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Follow the shopper: the changing channel landscape

Sonia Bueno

Kantar President – Brazil

Kantar Worldpanel Latam CEO

 

Shoppers in Latin America are more willing than ever to try new retail formats in their quest to get the most from their grocery budgets. As a result, the channel structure in the region is changing rapidly. Understanding the emerging channels, and having a clear strategy for being where shoppers are, is a critical part of brand building.

Fast-moving consumer goods (FMCG) volume growth in the region dropped to 2 percent by the end of 2017, according to Kantar Worldpanel data. Despite consuming less, households are spending 10 percent more on their basic shopping basket. Price inflation and lower incomes put shoppers under greater pressure to manage their expenditure. They buy less frequently, and make more considered and rational purchases. They have become skilled omnishoppers who, for example, visit the cash and carry to stock up on home and personal care items, and use convenience stores for perishable goods.

This has led to a shift in the retail landscape, with a proliferation of new formats and channels.

 

This is a brand’s world

In contrast to many markets in Europe, where private label goods can account for 30 percent of FMCG sales, only 1 percent of FMCG goods sold in Latin America are retailers’ own brands. Shoppers regard “A brands” as aspirational, and improving their premium brands portfolio will be the key to long-term success for many retailers.

 

This means there are huge opportunities for brands owned by manufacturers – but the channel structure in the region also creates a challenging environment.

 

The modern trade accounts for 46 percent of FMCG sales, which means that most shopping is still done in traditional formats such as mini markets, kiosks and street fairs. Almost three quarters (70 percent) of the modern trade channels are owned by local Latin American retailers, rather than global names.

 

The modern channels that are growing most strongly are the “limited range” retailers – including discounters, cash and carries, and wholesalers – which offer low prices and convenience.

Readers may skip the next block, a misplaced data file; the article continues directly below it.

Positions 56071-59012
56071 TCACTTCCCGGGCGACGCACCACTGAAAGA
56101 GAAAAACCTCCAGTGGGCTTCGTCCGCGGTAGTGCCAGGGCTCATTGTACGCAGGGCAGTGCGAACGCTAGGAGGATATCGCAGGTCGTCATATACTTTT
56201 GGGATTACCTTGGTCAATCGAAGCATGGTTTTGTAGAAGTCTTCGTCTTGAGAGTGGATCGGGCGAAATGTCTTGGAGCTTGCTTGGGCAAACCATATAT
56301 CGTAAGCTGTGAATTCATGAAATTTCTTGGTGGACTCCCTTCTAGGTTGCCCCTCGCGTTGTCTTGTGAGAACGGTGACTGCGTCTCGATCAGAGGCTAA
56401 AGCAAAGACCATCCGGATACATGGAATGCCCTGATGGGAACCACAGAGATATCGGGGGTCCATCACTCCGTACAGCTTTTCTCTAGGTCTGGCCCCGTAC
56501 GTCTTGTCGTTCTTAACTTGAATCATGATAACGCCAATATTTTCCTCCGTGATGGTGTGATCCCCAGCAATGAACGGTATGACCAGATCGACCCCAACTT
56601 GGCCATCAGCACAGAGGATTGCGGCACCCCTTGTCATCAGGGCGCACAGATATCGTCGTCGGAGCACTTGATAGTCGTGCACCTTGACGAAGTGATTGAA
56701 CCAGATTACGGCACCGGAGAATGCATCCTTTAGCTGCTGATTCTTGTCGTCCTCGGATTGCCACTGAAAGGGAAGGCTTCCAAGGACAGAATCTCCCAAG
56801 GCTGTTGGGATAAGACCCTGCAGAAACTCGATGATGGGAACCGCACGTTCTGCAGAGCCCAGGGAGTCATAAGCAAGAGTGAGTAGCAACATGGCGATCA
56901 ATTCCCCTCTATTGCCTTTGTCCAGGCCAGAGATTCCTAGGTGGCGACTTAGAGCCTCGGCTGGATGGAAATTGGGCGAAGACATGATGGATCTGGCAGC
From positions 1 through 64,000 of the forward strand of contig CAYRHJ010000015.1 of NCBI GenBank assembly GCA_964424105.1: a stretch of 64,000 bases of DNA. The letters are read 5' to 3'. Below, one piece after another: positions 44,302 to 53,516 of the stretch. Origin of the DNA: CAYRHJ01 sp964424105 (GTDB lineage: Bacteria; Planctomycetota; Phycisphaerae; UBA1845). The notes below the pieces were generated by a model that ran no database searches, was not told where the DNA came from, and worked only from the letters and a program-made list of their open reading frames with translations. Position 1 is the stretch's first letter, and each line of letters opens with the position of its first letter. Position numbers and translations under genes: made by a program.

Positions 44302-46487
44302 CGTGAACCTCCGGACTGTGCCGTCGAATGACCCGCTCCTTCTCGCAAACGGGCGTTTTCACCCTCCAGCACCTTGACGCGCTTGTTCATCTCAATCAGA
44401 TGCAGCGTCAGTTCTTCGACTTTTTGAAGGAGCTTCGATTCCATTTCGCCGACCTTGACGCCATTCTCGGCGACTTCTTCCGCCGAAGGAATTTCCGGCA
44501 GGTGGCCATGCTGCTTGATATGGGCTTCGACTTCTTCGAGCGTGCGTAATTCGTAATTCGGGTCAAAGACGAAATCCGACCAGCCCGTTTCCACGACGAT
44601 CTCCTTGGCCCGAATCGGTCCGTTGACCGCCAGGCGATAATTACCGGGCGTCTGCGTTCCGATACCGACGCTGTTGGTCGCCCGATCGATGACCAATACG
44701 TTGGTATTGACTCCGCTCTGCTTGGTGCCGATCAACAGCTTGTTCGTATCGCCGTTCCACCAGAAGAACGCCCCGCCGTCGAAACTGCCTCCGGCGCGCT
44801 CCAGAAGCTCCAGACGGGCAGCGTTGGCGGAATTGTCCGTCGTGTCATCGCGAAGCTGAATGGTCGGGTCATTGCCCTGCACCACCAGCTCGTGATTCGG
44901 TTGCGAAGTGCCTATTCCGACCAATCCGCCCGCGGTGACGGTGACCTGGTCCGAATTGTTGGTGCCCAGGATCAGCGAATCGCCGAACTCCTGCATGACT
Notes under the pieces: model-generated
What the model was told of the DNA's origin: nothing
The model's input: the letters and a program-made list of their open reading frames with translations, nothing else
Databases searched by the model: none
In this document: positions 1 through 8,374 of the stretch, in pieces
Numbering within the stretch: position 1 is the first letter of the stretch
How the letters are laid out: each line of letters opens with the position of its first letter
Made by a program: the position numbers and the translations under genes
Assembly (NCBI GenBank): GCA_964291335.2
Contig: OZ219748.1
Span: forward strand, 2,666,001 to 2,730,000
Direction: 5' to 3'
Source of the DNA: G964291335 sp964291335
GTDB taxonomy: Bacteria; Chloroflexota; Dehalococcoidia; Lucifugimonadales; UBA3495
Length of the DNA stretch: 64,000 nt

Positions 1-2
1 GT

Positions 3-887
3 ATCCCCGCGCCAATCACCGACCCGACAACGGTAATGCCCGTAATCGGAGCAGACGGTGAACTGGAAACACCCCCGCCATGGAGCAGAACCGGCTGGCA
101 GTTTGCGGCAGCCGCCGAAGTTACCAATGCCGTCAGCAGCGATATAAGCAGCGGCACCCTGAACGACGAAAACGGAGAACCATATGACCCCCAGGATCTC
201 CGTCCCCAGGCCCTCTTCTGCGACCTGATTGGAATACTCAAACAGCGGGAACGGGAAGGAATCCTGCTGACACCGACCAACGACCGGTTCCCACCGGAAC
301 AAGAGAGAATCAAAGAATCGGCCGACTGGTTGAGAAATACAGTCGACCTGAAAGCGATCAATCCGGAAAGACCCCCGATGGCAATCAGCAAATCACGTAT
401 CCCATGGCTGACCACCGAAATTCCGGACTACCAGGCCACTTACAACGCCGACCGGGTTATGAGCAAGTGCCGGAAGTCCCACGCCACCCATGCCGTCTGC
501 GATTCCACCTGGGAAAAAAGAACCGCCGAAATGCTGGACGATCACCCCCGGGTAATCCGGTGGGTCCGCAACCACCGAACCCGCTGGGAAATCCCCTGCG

Discounters reach over 60 million families across Latin America, and this will increase: in the last year alone, discounters grew their footprint by 20 percent, and Kantar Worldpanel data indicates that the growth opportunity is worth $700 million. The presence of wholesalers, meanwhile, is on the rise in half of the region’s countries, and these account for almost 10 percent of FMCG sales in Brazil, Argentina and Ecuador. Drugstores, e-commerce and convenience stores are also increasing in importance.

 

Be present, be available

Brands must have a clear strategy for ensuring they are selected by retailers and by shoppers.

 

Help retailers meet their objectives. A priority for discounters, for example, is to maintain differentiation by offering unique promotions and offers. By understanding and supporting this, brands can win themselves a place in limited assortments.

 

Find ways to get into shoppers’ baskets. More than half (58 percent) of households want to spend less money, so they buy cheaper or own-brand products. Brands can help them continue to buy the items they most desire, for example by offering alternative pack sizes.

 

Take full advantage of e-commerce. There is a significant opportunity for brands to gain market share in countries including Argentina, where e-commerce will account for 10 percent of the FMCG market by 2025.

 

See every country as unique. In Mexico, more than 1,000 convenience stores open each year, with more than half of households buying items there to consume in the home and 80 percent to consume outside the home. In Colombia, where eight in every 10 households shop in discounters, “hiperbodegas” are also growing.

 

Consider out-of-home opportunities. Each year, consumers in Mexico eat or drink outside the home an average of 108 times and in Brazil 68 times – representing close to half of all food and beverage purchases. Moving out of home requires a different strategy: pack sizes have to be practical for on-the-go consumption, for example.

 

Above all, it is vital that brands do not make assumptions about the channel landscape in Latin America – expecting that trends will reflect those in other regions, or even be the same from one country to another.

 

This is a market that has become more fragmented, in order to become more convenient and practical for consumers. Ultimately, it is the shoppers who are the winners – but the brands that know how to build on the trends will also succeed.